Category Archives: connection

marcel.

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this film.

i recently saw it with one daughter and two grandies

based on a youtube character created by comedians who were bored at a wedding

with low expectations, just wanting to be entertained

i was not prepared for this poignant, sweet, sad, funny, and heartwarming story

a documentary with a perfect blend of stop-action and live-action film

you may recognize some of the humans who appear on the screen

not an action film but fully a reaction film

give it time, it’s slow, it’s quiet, it’s incredibly touching, and will enchant all ages

it’s seeing the world through marcel’s tiny eyes,

as he deals with joy, love, loss, fear, grief, courage, and a renewal of life

 reminding us of the importance of family, friendship, support, and connections of all kinds.

This poem, The Trees, by Phillip Larkin, was read at a pivotal point in the film and is so fitting:

“photography is telling stories.” – jim spillane

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attending the annual ann arbor art fair

i had great luck and the honor of meeting

photographer/human rights advocate, jim spillane.

i happened by his stall

drawn in by the beauty and subjects of his photographs

especially taken with his pictures of children

after much thought

finally decided on one

a young tibetan child

tiny hands held together in hello.

i asked jim his story

how he had come to take these stunning pictures all over the world.

once a criminal defense attorney in the gerald ford white house

representing vietnam war draft resisters seeking amnesty

he got sick, had a horrible experience

 changed his life

trained with an ansel adams associate

began traveling the world

taking photographs of people

his subject is the human condition and the connections and responsibilities we have for each other.

using his pictures as a way to create interest, open discussion, communicate, call attention to a cause

he has worked taking photographs of workers at a nepalese brick factory for many years

created a photo book of the workers

to speak out and to tell their stories with his photographs

still seeking to help those in need and to be an effective advocate for them.

he is a natural artist, storyteller, teacher, advocate, and man.

“in recognizing the humanity of our fellow beings, we pay ourselves the highest tribute.”

-thurgood marshall, former justice of supreme court of the united states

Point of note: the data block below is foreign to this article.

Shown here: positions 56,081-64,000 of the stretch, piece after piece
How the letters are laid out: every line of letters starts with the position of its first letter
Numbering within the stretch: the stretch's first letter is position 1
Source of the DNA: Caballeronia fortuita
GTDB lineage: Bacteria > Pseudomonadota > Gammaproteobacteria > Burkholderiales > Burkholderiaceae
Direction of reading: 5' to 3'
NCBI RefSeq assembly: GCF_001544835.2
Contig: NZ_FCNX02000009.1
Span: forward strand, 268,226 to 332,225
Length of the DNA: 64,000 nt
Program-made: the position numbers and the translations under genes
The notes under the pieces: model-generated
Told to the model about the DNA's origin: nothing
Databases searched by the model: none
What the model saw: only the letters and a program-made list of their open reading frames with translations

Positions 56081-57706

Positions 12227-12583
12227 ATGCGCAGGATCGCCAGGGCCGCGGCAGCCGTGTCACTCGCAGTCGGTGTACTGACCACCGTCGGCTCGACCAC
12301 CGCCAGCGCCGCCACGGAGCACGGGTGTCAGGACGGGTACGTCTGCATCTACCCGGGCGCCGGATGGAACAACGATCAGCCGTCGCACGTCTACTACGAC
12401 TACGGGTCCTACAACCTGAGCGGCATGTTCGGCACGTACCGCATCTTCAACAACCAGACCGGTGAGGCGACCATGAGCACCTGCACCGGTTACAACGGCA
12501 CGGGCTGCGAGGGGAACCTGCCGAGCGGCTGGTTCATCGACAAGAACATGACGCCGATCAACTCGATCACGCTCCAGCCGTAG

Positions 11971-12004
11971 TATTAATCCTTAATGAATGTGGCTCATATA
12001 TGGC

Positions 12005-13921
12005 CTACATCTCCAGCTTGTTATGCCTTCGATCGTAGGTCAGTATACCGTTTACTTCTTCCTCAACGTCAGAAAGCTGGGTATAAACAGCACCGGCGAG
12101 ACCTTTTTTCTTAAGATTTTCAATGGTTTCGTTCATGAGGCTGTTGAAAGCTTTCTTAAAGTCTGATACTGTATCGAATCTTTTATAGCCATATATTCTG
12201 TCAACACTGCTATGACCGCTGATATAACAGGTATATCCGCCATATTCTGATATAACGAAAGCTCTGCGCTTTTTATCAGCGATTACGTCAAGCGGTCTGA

link to his website: jimspillane.com

link to his book, ‘the face of bricks’: https://www.blurb.com/b/9897011-the-face-of-bricks

resa.

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happy happy birthday to resa

https://artgowns.com/author/resamcconaghy/

costumer and designer extraordinaire

you are an amazing talent

telling stories with your styles

  making real life connections

between people in the realm of blogs

may you never stop creating art gowns, finding meaningful art in murals,

and being an incredibly creative and inspiring part of our story.

hello too from our whimsical blog circle who keep crossing paths:

gigi, dale, and holly –

art, poetry, nature, animals, peace, kindness, love, humor, style, stories –

compassionate creatives all.

“creative expression is not just a means of getting attention, although some have approached art that way. think of art as a way of connecting, of sharing your insights with others.”

-nita leland

 

connected.

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grateful to have had my 2nd vax dose

knowing it’s not just to keep me well

but to give all who i may cross paths with

a better chance to stay well too. 

 

“healing yourself is connected with healing others.”

-yoko ono

frozen journey, warm heart.

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RCMP Cpl. Robert Drapeau stands next to Ranger Gary Bath,

Lynn Marchessault, Payton Marchessault, Rebecca Marchessault

and Tim Marchessault near the U.S.-Canadian border crossing. (CNN)

CNN reports a story that’s sure to warm your heart:

There’s nice, and then there’s Canadian-nice, which sometimes involves driving a total stranger, her two kids, a pair of elderly dogs and a cat named “Midnight” more than a thousand miles through a snowstorm to another country.

It all started because Lynn Marchessault and her family needed to get from Georgia to Alaska, where her husband is stationed at the U.S. Army base – Fort Wainwright in Fairbanks.

So Marchessault packed up all their belongings, bought a truck that could handle Alaska winters, rented a U-Haul, and made plans for a cross-country family adventure during the balmy days of early fall. But, 2020 happened.

Marchessault waited months for the travel documents that would allow her to drive from Georgia, through Canada and up to Alaska. Due to the coronavirus, Canada had instituted strict guidelines for Americans traveling through the country, en route to Alaska. By the time she got things in order, her September road trip was pushed to November. Besides the restrictions placed on her by the Canadian government, she knew she’d have to keep up a good driving pace to avoid the worst of winter weather.